Cello There: The Funny Side of Music Education

Music Education has a whimsical side to it. Music teachers and student musicians get to see the funny in class and rehearsals. Cello There takes all of this and puts it in one place where we can see a new set of Music Education Funnies every weekday by Gregory Pavliv and MusicTeachingGuru.com

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I've been teaching music for over 15 years as a public school music teacher and as an owner of a private lesson studio. When I needed a piano for my music room in my first music teaching job, I put together an action plan. And it worked! Here is an excerpt from the book...

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When you need a piano for your music classroom, you can get one. And you can find one free. (More on that in my book available below). Anyway, often times when we hear the word "free" we think that it's a lie. Truth is, finding a free piano isn't like looking for a needle in a haystack. It's like looking for a haystack in a field of haystacks. There are PLENTY of free pianos out there! You just have to find the right one.

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So where is the oddest place to find the Backstreet Boys? How about in a national article on the importance of music education! The Backstreet Boys state that, “Practicing music reinforces teamwork, communication skills, self-discipline, and creativity” (Why Music?). These qualities are all highly sought out in the workplace. Creativity, for example, is, “one of the top-five skills important for success in the workforce,” according to Lichtenberg, Woock, and Wright (Arts Education Partnership 5).Participation in music enhances a student’s creativeness.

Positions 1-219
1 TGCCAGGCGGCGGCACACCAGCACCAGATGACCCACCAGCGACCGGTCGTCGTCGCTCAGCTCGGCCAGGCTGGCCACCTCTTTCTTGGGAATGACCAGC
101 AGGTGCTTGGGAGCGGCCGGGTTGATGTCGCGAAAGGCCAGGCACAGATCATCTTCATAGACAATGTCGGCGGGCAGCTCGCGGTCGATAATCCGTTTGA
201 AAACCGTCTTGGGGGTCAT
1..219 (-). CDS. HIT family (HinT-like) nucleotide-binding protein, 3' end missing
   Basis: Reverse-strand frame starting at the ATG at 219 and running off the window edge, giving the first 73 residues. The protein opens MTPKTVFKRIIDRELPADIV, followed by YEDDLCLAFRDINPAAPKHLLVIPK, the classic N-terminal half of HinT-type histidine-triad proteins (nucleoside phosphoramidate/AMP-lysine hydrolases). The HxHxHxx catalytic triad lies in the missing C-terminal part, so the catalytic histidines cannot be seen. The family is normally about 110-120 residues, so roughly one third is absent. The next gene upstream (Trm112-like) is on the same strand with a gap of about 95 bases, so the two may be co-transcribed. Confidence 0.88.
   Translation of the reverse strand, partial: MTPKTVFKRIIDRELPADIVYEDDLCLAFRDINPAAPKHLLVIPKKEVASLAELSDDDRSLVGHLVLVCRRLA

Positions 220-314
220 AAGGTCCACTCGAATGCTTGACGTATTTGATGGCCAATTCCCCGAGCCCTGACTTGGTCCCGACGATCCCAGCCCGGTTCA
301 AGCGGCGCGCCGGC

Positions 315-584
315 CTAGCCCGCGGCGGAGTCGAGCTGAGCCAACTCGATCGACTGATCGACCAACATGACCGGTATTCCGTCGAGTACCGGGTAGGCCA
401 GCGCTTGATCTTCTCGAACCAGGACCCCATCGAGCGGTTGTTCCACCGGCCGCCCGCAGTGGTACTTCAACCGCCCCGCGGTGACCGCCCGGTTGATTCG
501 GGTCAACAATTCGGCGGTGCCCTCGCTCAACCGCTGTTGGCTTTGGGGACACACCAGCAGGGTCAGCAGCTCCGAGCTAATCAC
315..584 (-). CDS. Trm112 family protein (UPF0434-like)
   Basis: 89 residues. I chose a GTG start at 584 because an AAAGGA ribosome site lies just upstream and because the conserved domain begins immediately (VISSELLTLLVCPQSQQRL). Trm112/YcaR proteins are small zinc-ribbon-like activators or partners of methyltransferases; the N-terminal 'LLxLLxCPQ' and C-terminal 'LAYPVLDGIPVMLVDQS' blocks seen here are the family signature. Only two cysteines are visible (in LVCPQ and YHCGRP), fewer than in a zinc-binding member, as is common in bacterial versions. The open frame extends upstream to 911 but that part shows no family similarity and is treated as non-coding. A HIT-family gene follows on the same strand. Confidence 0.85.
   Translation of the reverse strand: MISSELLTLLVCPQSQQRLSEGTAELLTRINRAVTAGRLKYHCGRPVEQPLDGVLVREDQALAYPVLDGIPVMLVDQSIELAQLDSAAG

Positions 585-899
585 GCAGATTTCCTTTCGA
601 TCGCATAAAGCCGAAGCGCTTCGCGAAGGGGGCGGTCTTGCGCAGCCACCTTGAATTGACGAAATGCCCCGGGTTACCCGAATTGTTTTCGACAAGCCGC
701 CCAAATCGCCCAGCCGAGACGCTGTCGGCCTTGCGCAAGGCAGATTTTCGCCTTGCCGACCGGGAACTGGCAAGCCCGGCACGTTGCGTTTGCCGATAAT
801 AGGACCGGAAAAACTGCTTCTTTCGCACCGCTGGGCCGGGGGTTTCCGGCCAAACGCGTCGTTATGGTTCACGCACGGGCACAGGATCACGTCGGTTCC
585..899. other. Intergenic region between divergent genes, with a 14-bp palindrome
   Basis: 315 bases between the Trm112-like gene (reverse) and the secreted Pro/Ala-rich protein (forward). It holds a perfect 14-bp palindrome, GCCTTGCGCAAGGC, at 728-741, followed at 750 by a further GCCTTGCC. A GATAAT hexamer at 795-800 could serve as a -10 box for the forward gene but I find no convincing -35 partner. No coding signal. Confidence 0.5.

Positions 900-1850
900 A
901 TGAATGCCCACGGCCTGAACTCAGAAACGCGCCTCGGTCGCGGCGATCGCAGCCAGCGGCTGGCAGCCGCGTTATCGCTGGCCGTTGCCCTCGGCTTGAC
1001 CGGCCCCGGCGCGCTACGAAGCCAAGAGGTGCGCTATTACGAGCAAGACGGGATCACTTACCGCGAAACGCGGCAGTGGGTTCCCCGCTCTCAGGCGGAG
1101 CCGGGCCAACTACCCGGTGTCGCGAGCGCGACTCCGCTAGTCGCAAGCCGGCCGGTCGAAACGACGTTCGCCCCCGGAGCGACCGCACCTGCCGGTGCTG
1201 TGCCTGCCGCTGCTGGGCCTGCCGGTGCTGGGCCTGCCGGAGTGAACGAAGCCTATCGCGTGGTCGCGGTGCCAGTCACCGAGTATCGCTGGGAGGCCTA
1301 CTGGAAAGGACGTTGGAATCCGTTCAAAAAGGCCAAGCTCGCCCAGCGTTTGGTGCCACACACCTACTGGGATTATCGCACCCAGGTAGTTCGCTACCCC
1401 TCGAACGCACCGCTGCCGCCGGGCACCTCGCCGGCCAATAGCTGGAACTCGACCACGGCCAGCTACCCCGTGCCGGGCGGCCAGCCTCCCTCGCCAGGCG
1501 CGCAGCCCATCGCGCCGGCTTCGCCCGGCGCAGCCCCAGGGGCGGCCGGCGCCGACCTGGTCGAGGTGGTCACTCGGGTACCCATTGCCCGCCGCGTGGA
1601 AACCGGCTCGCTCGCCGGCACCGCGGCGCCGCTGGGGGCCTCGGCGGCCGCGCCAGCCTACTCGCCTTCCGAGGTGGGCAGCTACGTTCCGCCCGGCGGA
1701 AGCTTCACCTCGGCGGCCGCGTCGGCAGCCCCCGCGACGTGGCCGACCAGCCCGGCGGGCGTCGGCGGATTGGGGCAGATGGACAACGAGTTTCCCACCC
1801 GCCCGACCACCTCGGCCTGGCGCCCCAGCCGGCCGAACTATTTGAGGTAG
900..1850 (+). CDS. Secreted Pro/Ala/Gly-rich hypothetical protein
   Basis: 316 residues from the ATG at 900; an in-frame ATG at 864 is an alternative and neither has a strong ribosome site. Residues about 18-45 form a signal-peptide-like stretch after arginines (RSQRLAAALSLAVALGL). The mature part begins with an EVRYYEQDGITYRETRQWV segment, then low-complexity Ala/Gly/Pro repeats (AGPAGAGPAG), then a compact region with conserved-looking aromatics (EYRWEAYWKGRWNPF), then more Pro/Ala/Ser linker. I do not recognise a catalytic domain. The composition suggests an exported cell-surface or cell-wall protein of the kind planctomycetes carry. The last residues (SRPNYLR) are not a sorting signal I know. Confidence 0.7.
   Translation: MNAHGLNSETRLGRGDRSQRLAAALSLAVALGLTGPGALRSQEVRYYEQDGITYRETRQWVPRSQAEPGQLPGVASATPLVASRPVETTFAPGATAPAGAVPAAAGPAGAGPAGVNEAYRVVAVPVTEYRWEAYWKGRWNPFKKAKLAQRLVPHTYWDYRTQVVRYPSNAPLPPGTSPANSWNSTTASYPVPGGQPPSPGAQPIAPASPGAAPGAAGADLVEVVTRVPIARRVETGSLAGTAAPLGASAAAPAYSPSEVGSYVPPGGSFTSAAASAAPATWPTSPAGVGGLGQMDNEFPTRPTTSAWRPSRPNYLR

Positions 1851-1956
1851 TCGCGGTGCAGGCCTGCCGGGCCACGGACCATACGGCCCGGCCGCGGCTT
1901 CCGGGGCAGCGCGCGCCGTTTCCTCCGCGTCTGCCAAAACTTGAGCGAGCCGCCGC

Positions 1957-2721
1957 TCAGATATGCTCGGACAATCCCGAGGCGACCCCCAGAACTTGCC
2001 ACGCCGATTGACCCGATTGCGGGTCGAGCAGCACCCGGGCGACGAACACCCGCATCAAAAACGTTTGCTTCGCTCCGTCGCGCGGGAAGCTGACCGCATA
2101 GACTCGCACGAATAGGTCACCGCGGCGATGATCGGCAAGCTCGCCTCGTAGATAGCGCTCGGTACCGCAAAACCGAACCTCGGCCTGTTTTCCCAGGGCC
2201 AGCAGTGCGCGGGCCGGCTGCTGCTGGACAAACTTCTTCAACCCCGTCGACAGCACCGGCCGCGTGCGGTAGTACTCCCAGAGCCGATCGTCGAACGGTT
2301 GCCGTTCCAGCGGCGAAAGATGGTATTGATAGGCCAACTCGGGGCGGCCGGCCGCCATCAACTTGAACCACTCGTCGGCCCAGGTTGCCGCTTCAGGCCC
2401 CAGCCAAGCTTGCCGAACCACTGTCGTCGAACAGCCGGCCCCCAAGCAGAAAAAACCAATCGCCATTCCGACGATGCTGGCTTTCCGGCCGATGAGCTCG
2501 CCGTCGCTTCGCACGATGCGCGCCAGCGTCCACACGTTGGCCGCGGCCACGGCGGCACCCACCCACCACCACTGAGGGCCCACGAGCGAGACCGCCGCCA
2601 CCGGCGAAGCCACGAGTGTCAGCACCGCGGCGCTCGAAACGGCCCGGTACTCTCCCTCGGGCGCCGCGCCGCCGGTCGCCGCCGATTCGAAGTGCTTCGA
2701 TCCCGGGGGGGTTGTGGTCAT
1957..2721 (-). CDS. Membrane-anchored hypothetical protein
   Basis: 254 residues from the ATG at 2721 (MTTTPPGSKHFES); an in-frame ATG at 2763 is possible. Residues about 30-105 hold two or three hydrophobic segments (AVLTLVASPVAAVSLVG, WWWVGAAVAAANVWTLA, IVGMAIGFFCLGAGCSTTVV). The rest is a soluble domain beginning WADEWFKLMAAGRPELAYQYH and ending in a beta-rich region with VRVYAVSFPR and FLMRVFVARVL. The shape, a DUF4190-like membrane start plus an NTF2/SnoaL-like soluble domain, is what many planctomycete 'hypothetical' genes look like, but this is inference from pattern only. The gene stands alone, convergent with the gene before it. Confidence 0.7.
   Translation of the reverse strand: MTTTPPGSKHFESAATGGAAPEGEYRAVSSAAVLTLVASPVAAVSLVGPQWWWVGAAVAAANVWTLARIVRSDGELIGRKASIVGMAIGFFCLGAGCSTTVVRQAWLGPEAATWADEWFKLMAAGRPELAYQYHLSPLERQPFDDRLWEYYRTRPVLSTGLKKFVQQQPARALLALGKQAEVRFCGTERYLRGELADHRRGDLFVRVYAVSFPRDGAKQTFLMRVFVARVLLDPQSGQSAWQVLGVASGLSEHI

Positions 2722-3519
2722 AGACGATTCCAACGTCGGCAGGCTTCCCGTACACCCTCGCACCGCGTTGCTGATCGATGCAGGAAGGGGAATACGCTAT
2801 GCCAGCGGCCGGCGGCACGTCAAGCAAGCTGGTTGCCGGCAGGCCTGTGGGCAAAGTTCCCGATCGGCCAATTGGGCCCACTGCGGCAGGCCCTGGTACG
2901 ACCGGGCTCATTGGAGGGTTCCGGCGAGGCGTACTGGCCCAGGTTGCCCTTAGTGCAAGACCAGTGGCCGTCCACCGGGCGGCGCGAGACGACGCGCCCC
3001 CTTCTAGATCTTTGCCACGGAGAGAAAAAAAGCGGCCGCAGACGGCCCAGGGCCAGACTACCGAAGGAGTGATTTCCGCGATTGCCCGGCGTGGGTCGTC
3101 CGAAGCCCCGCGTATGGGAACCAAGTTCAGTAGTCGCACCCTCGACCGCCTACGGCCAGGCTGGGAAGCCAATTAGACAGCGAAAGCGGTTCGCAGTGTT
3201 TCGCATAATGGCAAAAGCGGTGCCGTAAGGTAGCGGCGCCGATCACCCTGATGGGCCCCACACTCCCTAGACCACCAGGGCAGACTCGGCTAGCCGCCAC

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“If you hate what you’re doing in life, it’s not worth doing,” she said. “No matter how successful it makes you, if it makes unhappy, I would say to not do it, but this makes me happy.” For Lee, piano has encompassed a huge part of her life, practicing three hours a day after school. The diligence and practice are one factor of why Lee beat out many her own age in the Golden Era of Romantic Music International Competition in 2012, when she was 9. Because of her accomplishment, she was invited to play at Carnegie Hall in New York City, where she performed Schubert’s Improptu Op. 90 No. 4.

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I am super excited to announce that my “Music Teacher’s Guide to Finding a Free Piano” will be available on November 7th on Kindle via Amazon.com! We don’t realize how many free pianos are out there just waiting to find a good home (or a good school). Pianos are typically made so incredibly well that they are virtually timeless. A single piano can be passed on for three or four generations. (And I know this from experience.)

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As parents, we want our kids to have as many opportunities to succeed as possible. Neuroscientists now know that music education offers many advantages to help craft your child’s creative brain through experiencing music every day. And while many children have music class in their school, professional piano lessons offer a unique creative-brain dialogue that empowers, inspires and develops lifelong abilities & memories.

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The average music curriculum doesn’t address cooperative learning despite the fact music education is almost entirely based on working together to learn and perform as a group. With the rise of music technology classrooms, we are seeing a lower number of peer-to-peer activities. Students are locking into their monitors and primarily working alone. So how do engage students in cooperative learning when trying to use music technology? Turn to piano lessons! In piano lessons, students must learn and practice alone, right? And they have to have the goal of performing alone, on stage, to show just how good their piano lessons were, right? Wrong!

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Imagine giving a child that one reason, that single motivation, the admirable courage to go to school each and every day. What happens to attendance Let's take a look at dropout rates. What makes a student want to give up on their education and quit? There is a disconnection from the importance of their education, as it pertains to their individual success, and they become lost in the system. What if every student could somehow feel a connection to their daily classes? If a student has difficulty in academics, and they are nonathletic, and they are not part of a popular group, how can we expect the students to fit in? Music is universal, every student listens to it and every student can participate.

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